Napier said he has no intention of drug-testing all of Kentucky's unemployed -- only those who receive "free handouts" from the state.
No, not much he doesn’t.

Oh, and by the way, this tells us that Kentucky’s preliminary unemployment rate fell below 10 percent in May for the first time in more than two years.

I kind of feel about this state the way I do about Florida – I’m sure a lot of good people live there, but man, does this state do nothing but elect lousy Repug politicians who do nothing but sell them out (for that reason, the state as a whole deserves very little of my sympathy).


The unemployment rate for the state was 8.2 percent last May, as noted here (and this tells us of a Raceland man who pled guilty to Katrina-related unemployment insurance fraud). Also, here is a list of job fairs in the state (some for September), and this tells us of the “summertime blues” for those employed on the Gulf Coast (this is about the only recent information I could find for the state).

I’ll try to pick this up again next week.

Thursday, August 18, 2011

Thursday Stuff

Couldn't quite finish my post for today - hopefully tomorrow...

This young girl makes more sense here than most adults - so why is it absolutely no surprise that she and her like-minded friends have been targeted by Fix Noise?...

...and I like this tune, even if the video is a bit of a parody of that a-little-too-realistic creepy movie with Michael Douglas (and no, I don't condone the behavior in the film).

Wednesday, August 17, 2011

Wednesday Stuff

(Hopefully back to posting tomorrow...)

A real all-timer of a "Worst Persons" by K.O. here - love the impression of you-know-who at the end...

...and this goes out to our beloved corporate media and others who insist on taking "Goodhair" Perry seriously as a presidential candidate (and in a related vein, I give you this and this)...

...oh, and by the way, go ahead and secede, you ten-gallon asshat...

Update 8/19/11: Interesting Perry investment here (and great catch by Think Progress)...

...and harking back to K.O. and Moon Unit Bachmann again, I think that, if the King were still with us, he would dedicate this to her.

Tuesday, August 16, 2011

Tuesday Stuff

Hey, before anyone laughs at Professor "Space Aliens" Krugman, remember that we were once told we had to spend about a gazillion dollars because of a "missile defense gap," which made about as much sense (here - there was a lot about Bill Maher's summer finale that I ended up not liking, particularly from Sarah Palin's moviemaker, but world traveller Anthony Bourdain of The Food Channel Network also appeared and he pointed out how much of our infrastructure is a joke compared to other countries)...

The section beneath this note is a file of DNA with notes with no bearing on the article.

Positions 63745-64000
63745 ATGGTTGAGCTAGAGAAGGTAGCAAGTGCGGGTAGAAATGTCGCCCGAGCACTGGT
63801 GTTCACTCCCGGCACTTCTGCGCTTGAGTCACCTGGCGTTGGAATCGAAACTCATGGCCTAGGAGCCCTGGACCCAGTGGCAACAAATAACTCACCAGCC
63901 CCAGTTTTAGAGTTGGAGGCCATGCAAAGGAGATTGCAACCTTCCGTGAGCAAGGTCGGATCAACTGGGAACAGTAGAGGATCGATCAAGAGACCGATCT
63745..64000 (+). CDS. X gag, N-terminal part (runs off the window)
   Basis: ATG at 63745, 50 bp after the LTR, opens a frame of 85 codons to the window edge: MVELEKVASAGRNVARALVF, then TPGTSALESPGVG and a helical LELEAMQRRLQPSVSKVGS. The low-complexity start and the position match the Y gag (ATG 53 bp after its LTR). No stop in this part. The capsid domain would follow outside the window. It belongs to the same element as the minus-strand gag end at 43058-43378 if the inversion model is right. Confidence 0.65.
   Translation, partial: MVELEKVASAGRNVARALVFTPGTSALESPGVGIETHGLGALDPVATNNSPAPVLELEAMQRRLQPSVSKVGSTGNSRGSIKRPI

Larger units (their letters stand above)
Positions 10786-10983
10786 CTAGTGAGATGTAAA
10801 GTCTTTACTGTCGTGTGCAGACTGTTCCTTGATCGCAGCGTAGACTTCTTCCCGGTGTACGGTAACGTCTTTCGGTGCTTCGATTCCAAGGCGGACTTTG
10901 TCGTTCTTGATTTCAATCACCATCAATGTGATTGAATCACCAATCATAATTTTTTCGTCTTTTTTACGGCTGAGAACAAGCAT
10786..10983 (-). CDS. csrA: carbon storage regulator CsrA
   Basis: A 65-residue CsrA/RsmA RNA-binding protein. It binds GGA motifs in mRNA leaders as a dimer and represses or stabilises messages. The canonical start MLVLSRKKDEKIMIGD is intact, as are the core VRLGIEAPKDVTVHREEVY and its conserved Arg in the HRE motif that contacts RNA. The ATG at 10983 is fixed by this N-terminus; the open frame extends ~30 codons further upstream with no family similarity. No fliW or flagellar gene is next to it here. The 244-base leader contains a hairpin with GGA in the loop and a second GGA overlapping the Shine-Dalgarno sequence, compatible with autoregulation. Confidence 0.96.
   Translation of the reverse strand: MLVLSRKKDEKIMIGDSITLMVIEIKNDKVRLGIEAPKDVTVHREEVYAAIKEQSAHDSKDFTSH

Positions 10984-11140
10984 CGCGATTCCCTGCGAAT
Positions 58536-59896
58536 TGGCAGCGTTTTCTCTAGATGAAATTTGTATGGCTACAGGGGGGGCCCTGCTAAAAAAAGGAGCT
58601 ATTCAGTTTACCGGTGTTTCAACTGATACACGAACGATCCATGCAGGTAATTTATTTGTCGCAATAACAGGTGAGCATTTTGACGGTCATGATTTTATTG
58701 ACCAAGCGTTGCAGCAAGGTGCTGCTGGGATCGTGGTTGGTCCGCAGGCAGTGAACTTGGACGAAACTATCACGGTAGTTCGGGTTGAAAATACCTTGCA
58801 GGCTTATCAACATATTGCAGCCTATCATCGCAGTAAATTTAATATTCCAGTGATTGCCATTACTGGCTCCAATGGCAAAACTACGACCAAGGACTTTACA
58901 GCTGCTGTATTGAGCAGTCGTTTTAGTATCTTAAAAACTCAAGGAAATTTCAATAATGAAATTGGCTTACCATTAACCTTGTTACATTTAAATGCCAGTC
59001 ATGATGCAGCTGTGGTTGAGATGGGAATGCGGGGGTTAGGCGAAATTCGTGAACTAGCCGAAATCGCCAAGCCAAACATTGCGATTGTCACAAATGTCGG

Update 8/20/11: I think we have a completely accidental convergence of ideas here (you'd have to be a total idiot to take Fix Noise seriously).

...and I don't know about you, but I'm in the mood to rock out a bit.

Tuesday Mashup (8/16/11)

  • I give you Bernie Goldberg, of all people, trying to call out the civility police (here)…
    Well, if it wasn’t obvious before it sure ought to be now. The liberal media elite have gone around the bend and over the cliff. The Crazy Train they’ve been riding has finally crashed.

    And it’s all because of those nasty conservative Tea Party Republicans.

    The same liberal journalists who won’t call a real terrorist a terrorist can’t go 10 seconds without calling conservative Republicans terrorists. Or “Wahhabis,” as Chris Mathews described them on MSNBC.

    Or “Hezbollah,” as Tom Friedman described them in the New York Times.

    Or as ‘suicide bombers” as Tina Brown the editor of Newsweek described them on “Morning Joe.”

    And just in case you’re dense and still don’t get it, we can all thank Peter Goodman, formerly of the New York Times and now an editor at the Huffington Post, who didn’t mince words when he wrote: “They are acting like terrorists. Yes, terrorists.”
    Oh yes, such name calling is some impolite, isn’t it (here – and that’s assuming that Goldberg is “shooting straight” in his remarks at Fix Noise today, which is a highly dubious assumption, especially since he doesn't link to anyone).

    And on top of that, former Bushco flak Marc Thiessen tells us the following (here)…
    President Obama is reportedly gearing up to “kill” Mitt Romney in the general election…
    And when you click the link from Thiessen to Politico, you discover the following (the supposed attribution) …
    “Unless things change and Obama can run on accomplishments, he will have to kill Romney,” said a prominent Democratic strategist aligned with the White House.
    Got that? Politico printed a quote that should have been attributed to “a prominent Democratic strategist aligned with the White House” by name (gee, that narrows it down to how many hundred people, I wonder?), which Thiessen promptly used to claim that Obama is “reportedly” gearing up to “kill” Romney.